Schools in England will not now see their budgets rise in real terms over the next four years, the government has admitted.
This is because of changes to the official forecast of inflation, it says.
The Chancellor George Osborne announced a 0.1% real terms rise for schools in the spending review. It was described as "his rabbit out of a hat".
It comes as councils prepare for funding cuts.
As part of the settlement, the Department for Education is giving details of its much-vaunted pupil premium, through which funds are being targeted to schools which take poor pupils.
The premium will be worth £430 a year to schools for each pupil they take on free school meals.
'Rabbit out of a hat'
But with the revelation that the schools budget will not now rise above above inflation, it is clear the pupil premium is not, in real terms, on top of what schools had before.
Teachers' leaders have already said the package of money targeted to schools with poor pupils this year is so small it is unlikely to have any impact.
Mr Osborne's announcement that schools would see a 0.1% real terms increase in spending over the spending review period shocked commentators, with some describing it as his "rabbit out of a hat".
The Education Secretary, Michael Gove, later described the spending review as representing "a good settlement for schools."
Revealing the change in school fortunes, a Department for Education spokesman said: "Spending totals were based on its best forecast of inflation at the time, produced by independent Office for Budget Responsibility.
"We always knew these were forecasts of inflation and subject to change - undoubtedly these will change again."
He added: "What is not changing is government's commitment to schools. We have not cut the schools budget totals - cash limits remain as announced in Spending Review."
There has also been criticism of the amount set aside for the pupil premium.
NAHT general secretary Russell Hobby labelled it a "damp squib", saying at this level, there will be no implementation and no impact this year.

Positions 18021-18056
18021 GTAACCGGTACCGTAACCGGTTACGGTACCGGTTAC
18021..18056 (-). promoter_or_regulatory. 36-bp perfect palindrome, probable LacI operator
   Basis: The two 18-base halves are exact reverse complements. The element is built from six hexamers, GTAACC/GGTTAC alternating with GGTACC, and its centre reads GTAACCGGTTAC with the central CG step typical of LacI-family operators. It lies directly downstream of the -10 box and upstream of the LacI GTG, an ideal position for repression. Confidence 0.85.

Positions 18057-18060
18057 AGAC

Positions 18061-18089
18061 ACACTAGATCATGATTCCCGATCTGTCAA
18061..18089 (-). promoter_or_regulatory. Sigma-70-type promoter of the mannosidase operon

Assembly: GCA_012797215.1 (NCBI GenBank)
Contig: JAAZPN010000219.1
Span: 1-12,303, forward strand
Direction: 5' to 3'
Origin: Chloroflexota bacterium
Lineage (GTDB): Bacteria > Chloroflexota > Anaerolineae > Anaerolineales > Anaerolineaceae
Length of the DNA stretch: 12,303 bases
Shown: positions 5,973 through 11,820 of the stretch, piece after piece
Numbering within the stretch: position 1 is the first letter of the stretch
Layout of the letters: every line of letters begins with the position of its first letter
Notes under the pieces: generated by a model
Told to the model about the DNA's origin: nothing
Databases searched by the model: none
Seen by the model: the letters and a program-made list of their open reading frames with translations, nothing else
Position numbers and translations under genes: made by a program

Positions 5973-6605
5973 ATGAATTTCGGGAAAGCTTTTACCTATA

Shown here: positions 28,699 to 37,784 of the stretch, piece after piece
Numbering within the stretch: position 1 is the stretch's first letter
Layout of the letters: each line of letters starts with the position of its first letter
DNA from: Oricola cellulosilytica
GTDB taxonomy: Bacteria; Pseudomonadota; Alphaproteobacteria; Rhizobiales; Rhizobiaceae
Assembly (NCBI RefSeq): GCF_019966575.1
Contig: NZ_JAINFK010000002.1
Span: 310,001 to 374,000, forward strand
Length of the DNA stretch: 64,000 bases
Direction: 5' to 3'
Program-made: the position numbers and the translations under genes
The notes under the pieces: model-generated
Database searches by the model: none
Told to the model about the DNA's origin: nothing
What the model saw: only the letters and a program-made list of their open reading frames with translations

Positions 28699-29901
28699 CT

He added: "Primary schools are going to really struggle to show any impact.
"Everyone would like to narrow the gap between rich and poor pupils - but not on this money."
However, he pointed out that had schools received the pupil premium at the level, £2,500 per pupil per year, planned by the Liberal Democrats who conceived the policy, it would have made a real difference.
"You could afford targeted intervention for children who are falling behind but at this amount the pupil premium simply won't be implemented."
Head of the Association of Schools and College Leaders Brian Lightman said the key issue was whether the pupil premium is new money or being recycled from other areas of school funding.
"If a council's budget is cut it's all part of the same pot and it's not going to make any difference or achieve its aims."
With the scale of cuts expected, schools would end up paying for services they previously got for free, he said.
"The government has been talking about lots of things the pupil premium will be used for that were previous funded by a previous grant, such as out of hours tuition and homework clubs," he added.
He said even at this stage, three months before schools begin the next financial year, it was not clear exactly what was being funded by the newly packaged central grant and what was not.
The ring-fence is being removed from a whole range of previously centrally protected grants, with the funding being chanelled into an overall schools budget.
"That uncertainty is very, very unsettling for schools. We need to be able to plan particularly when were are reducing budgets," he added.
General secretary of the NASUWT teaching union Chris Keates accused the government of attempting to mislead the public.
She said: "When an axe is being taken to education spending right across the board, the pupil premium represents a mere drop in the ocean.
"The coalition government used the pupil premium debate as a smokescreen to deflect from the scale of cuts being proposed.
"The smoke has now cleared and it is evident that the losers will be some of the most vulnerable and disadvantaged children and the schools in some of England's most deprived areas."
National Union of Teachers general secretary Christine Blower said the settlement was not good news for schools.
She said: "We now see that the pupil premium is nothing but a conjurers' trick. The government is simply moving money around the system.
"Not only is it not new money, but its pathetically low level means that the impact will be negligible."